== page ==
Six weeks and one day after the July 8 shooting, a Jones County grand jury in Anson, Texas, a tiny hamlet located next to the prison, found that Harms violated no laws when he killed Avellaneda.
Neither the district attorney nor district judge would discuss the case with reporters. Texas prison officials told the press, though, that no prisoners testified before the grand jury, saying that the grand jury didn't request prisoners' testimony.
Harms told investigators that Avellaneda was running away from an outside work crew, that he shouted twice at him, fired a warning shot in the air and then issued a third oral order to halt.
"The inmate turned around, running backward, flipping me off again," Harms claimed. "I then fired a second shot toward the inmate's center mass, and the inmate fell to the ground." The bullet hit Avellaneda between the eyes. He was later pronounced dead at a local hospital.
Marshall Jackson, member of the same work crew, who asked to appear before the grand jury, said Harms rode his horse into Avellaneda, frightening the prisoner into bolting.
Jackson said in a letter to the Dallas Morning News that Avellaneda neither spoke nor understood English. Jackson told the paper: "He ran across a the field and jumped over a thin piece of wire within the work area."
Jackson said Harms fired a shot into the air and Avellaneda stopped. "Avellaneda began to shake his hands in the air as if to say, 'I surrender."' As the guard approached on horseback, says Jackson, Avellaneda took three steps backward with his arms still in the air and facing the guard.
"[With] Daniel Avellaneda, now standing still in the work area with his hands in the air, Officer ... Harms shot ... Avellaneda in the forehead, killing him while we watched," Jackson said.
The day after the shooting, Jackson and another prisoner, Carlos Swist, filed grievances with prison officials. Both grievances came back with the same response from officials: "The treatment of other inmates is none of your concern. Grievance denied."
Jackson and prisoners Rex Mourning and Richard L. Williams sent letters with their accounts of the shooting to the Dallas Morning News . Reporters responded by letter to the three prisoners. These letters were clearly marked "Media Mail." According to TDCJ regulations letters to prisoners from the media are supposed to be treated much the same as legal mail, to be opened only in the presence of the recipient and not to be read by prison officials.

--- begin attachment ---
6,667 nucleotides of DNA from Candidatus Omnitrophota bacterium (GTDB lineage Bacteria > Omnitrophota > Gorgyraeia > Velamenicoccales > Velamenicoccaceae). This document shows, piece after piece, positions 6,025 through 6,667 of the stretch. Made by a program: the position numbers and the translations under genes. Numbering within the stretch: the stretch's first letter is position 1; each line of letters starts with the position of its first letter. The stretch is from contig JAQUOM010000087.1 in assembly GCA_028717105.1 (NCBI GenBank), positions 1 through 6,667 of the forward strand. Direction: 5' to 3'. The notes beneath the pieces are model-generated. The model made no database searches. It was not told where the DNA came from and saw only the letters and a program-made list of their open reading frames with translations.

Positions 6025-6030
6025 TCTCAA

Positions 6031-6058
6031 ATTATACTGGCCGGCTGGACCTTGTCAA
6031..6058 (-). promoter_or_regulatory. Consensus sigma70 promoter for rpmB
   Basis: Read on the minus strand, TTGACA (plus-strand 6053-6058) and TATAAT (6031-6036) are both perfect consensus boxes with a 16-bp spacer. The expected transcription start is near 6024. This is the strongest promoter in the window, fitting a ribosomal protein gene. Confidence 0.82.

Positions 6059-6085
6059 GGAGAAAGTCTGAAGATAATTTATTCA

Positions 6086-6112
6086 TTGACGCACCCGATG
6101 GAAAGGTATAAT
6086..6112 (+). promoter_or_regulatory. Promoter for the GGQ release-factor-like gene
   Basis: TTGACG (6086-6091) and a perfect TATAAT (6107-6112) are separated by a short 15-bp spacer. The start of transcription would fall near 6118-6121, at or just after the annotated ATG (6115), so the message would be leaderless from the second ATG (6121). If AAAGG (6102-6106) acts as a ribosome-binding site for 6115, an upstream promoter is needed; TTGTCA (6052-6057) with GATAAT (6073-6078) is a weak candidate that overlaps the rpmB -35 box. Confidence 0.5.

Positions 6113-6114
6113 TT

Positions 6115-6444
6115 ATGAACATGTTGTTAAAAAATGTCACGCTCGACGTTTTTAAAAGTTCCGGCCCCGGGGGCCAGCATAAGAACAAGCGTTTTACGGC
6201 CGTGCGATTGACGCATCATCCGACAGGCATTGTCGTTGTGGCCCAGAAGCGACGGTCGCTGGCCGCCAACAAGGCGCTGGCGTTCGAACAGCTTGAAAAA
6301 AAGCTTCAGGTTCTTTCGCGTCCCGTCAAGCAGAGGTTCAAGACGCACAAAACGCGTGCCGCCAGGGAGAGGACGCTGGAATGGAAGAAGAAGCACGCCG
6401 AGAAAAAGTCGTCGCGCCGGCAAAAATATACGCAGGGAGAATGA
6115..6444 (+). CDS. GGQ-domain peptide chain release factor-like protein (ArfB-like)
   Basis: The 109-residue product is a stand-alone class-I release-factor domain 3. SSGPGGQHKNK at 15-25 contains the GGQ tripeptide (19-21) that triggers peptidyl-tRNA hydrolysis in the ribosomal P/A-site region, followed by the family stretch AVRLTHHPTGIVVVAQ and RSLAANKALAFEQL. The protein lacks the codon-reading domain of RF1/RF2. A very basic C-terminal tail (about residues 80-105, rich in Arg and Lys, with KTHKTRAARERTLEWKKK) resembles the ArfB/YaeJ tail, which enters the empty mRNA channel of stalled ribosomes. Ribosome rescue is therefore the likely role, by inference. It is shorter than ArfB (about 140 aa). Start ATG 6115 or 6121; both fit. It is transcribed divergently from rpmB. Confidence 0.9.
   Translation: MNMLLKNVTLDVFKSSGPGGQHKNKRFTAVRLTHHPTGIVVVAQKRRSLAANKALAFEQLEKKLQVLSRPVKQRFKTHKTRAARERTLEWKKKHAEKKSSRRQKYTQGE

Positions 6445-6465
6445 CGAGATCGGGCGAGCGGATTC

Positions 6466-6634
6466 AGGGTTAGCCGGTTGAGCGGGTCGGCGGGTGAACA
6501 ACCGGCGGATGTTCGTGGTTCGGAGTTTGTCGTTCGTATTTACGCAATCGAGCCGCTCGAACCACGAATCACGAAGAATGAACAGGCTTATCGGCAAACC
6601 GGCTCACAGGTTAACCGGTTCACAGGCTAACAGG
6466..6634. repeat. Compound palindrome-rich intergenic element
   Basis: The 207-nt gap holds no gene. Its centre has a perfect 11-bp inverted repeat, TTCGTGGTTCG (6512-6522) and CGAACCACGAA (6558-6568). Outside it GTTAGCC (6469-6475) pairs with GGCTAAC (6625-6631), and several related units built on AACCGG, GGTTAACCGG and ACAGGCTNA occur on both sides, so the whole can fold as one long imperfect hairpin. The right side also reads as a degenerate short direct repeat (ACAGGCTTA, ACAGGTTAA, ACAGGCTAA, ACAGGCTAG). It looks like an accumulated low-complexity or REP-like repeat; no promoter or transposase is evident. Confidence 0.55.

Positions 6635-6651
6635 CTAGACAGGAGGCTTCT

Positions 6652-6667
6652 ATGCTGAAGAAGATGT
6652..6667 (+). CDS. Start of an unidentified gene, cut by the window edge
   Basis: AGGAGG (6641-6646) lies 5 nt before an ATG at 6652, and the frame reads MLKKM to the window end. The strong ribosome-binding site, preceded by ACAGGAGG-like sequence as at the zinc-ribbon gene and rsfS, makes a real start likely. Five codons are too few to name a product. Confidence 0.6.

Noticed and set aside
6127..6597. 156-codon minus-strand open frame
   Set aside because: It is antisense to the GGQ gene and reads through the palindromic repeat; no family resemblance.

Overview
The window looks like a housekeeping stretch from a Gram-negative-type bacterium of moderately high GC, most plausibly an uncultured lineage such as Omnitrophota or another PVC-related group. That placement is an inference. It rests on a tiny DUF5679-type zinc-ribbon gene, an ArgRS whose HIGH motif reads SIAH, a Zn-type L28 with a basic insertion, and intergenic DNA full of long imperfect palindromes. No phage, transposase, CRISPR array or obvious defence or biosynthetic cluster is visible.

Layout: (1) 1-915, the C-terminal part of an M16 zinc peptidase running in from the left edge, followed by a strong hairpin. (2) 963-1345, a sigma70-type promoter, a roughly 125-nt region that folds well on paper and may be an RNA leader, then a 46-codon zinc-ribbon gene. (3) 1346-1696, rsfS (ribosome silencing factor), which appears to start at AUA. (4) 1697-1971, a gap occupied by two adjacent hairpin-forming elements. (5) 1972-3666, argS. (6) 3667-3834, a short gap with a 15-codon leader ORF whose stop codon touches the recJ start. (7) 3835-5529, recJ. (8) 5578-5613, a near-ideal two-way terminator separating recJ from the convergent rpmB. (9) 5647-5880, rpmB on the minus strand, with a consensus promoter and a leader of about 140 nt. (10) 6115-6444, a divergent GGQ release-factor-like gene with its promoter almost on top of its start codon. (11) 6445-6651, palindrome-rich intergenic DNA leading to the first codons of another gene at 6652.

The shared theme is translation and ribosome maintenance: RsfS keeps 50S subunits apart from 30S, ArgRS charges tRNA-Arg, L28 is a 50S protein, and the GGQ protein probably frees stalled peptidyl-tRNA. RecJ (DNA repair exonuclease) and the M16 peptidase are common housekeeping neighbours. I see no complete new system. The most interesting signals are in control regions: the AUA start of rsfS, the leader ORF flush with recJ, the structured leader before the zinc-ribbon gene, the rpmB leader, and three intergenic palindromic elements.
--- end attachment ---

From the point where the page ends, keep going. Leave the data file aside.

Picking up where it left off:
Mourning's letter was intercepted and read by prison officials before it was delivered. Prison officials acknowledged opening the letter, but told reporters it was a mistake.
"Within five minutes after I received my letter," Jackson said, "I and the other two guys [who wrote letters to the paper] were moved. They didn't say why, but it could be assumed to be harassment."
Mourning said he, too, was told to pack up and was, as The News puts it, "escorted to a cellblock where inmates with disciplinary problems are housed."
"I truly fear for my life on this unit," said Mourning. Prison spokesperson Larry Todd told reporters that relocating the three prisoners was part of an unrelated series of reassignments. A total of seven prisoners, in letters and interviews with The News , said Avellaneda was standing still with his hands in the air when he was fatally shot in the forehead. None of the seven contend that Avellaneda was attempting to escape.
The French Robertson Unit is a modern compound whose 2,800 prisoners outnumber the residents of nearby Anson, where the grand jury was held.
The seven prisoners who communicated with The News say the well-scrubbed, open-air appearance of the prison compound is deceptive. Prisoners describe an atmosphere of stark brutality where guards attack prisoners without provocation. Attempts to report misconduct by guards, they say, are met with silence or retaliation.
Reporters were referred by local prison officials to Gary Johnson, head of the TDCJ Institutional Division, who said the Robertson Unit is "a well run, clean unit."
"It's not unusual for inmates to have a different story than the officers," said Johnson, a former TDCJ warden.
Johnson told reporters of the shooting: "It's a judgment call that has to be made on the spot." He said that Harms "followed policy."
Daniel Avellaneda's body was transported to Huntsville and buried in a prisoner pauper cemetery known by prisoners and guards alike as Peckerwood Hill.
The results of the official investigation were transported to a home town grand jury, where it appears that the truth and justice in this case was also buried in a pauper's grave.
Source: Dallas Morning News
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